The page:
In a Brazilian culture where dark skinned Afro-Brazilians were “less than” the lighter skinned members of their society, they sought to move upwards and gain recognition, respect, and a sense of national identity. The best way to do this? Through football. The Afro-Brazilians thrived on the football field because they learned how to play in the streets, on beaches, and anywhere they could find the space. Football was a sphere of life where the underprivileged could rise to the level of the privileged and beat them at their own game. And it was the Afro-Brazilian players who introduced the world to and excelled in the futbol-arte style that Brazil became so known for. “The mental liveliness and the physical plasticity that were allegedly innate to Afro-Brazilians were fundamental to the jogo bonito,” and yet those of African decent were not readily accepted into the Brazilian society that pursued the western ideal of whiteness. There was a period of time where Brazil sought to create their own culture, their own national identity based on diversity, color, and exotic beauty, but these attempts were always overshadowed by the overwhelming desire to look, act, and function like Europe.
The first part of Roger Kittleson’s book The Country of Football attempts to outline the complicated history of this struggle between race and talent, between embracing the diversity of Brazilian-ness and the pursuit of European-ness. It is difficult to argue against talent, and the Afro-Brazilian players who rose to success on the football pitch arguably had the most talent. They had the most creativity and a more natural ability to dance with, move, and control the ball. That style of play was the farthest thing from the organized, mechanical, and tradition way that football was played in Europe, and yet, that style of play was incredibly successful. That Afro-Brazilian style of play, the futbol-arte style, won games and the world took notice.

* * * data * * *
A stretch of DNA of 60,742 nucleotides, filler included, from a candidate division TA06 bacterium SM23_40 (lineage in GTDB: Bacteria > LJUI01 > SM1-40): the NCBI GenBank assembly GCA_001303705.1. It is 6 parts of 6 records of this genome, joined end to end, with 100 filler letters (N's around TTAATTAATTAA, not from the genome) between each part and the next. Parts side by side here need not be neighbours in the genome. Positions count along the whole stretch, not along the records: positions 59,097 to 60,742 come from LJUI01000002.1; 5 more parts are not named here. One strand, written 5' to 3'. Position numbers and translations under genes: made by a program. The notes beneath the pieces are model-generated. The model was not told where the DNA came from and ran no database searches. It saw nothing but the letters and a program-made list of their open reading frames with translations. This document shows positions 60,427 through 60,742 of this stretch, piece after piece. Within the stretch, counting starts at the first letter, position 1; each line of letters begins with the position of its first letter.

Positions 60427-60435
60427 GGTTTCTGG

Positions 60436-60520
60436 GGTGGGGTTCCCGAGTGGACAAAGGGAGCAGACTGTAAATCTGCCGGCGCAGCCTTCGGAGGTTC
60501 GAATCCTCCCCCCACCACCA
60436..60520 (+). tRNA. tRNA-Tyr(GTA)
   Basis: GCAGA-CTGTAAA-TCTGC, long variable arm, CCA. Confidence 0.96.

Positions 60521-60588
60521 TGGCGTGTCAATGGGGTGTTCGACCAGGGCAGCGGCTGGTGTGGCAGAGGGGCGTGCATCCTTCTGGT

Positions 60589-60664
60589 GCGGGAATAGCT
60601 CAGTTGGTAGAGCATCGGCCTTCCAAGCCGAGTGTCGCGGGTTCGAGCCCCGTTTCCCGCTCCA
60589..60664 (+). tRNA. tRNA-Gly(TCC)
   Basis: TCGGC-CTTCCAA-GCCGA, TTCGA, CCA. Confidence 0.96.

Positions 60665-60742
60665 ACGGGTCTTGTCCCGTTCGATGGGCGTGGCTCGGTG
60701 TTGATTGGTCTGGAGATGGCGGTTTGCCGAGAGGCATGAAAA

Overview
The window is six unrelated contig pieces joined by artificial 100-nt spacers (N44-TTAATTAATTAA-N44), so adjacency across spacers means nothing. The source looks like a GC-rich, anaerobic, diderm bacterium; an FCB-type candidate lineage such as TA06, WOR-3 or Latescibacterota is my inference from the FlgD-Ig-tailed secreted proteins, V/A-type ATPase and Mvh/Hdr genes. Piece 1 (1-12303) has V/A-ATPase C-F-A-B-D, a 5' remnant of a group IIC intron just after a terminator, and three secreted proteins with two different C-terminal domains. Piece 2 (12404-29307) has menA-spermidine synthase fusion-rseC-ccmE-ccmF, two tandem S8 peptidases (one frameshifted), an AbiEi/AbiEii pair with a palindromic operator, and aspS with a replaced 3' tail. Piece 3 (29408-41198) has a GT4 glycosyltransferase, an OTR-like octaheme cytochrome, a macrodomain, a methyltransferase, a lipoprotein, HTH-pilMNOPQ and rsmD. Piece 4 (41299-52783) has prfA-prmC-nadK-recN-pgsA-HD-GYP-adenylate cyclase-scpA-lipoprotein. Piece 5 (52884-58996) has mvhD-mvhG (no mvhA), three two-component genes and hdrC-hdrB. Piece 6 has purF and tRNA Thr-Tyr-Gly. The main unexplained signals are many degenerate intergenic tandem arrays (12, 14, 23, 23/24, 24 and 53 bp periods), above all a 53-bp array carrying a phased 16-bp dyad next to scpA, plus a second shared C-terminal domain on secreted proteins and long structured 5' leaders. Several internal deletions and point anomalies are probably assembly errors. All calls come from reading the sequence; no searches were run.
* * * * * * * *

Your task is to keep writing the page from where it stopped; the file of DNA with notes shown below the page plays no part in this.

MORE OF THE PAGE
The team managers and clubs couldn’t deny the talent of these young Afro-Brazilian players and they were forced to decide whether they were going to prioritize winning or prioritize preserving the European ideal of football being only for the white elites. Clubs began to transform to include Afro-Brazilians as well as the mixed race mulattos, and those of African decent made a large impact on the national stage representing the diversity of the country of Brazil.
But even with the successes on the field, Afro-Brazilian players still faced racism and discrimination both on and off the pitch. What I found most interesting about this situation is how those players chose to handle the discrimination and their own Afro-Brazilian-ness. Some hid their “blackness” by straightening their hair and attempting to make their skin look lighter. Others, however, put their blackness on full display embracing their heritage and identity and implementing a black power attitude borrowed from the movement in the United States. But amidst all of the discrimination, the Afro-Brazilian players still excelled on the pitch and were undeniably vital to the success of the Brazilian side.
Brazil had a choice: win games and be the best in the world or maintain the white and light skinned look of the Europeans that the Brazilians were so desperately trying to emulate. For a while, Brazil chose to embrace the diversity and uniqueness they had to offer taking pride in their style of play, the background of their players, and nation that had become so dominant and well known as a footballing county. And while they did this, the Brazilian team was winning games, they were winning World Cups, they were surpassing Europe, and they were the best in the world.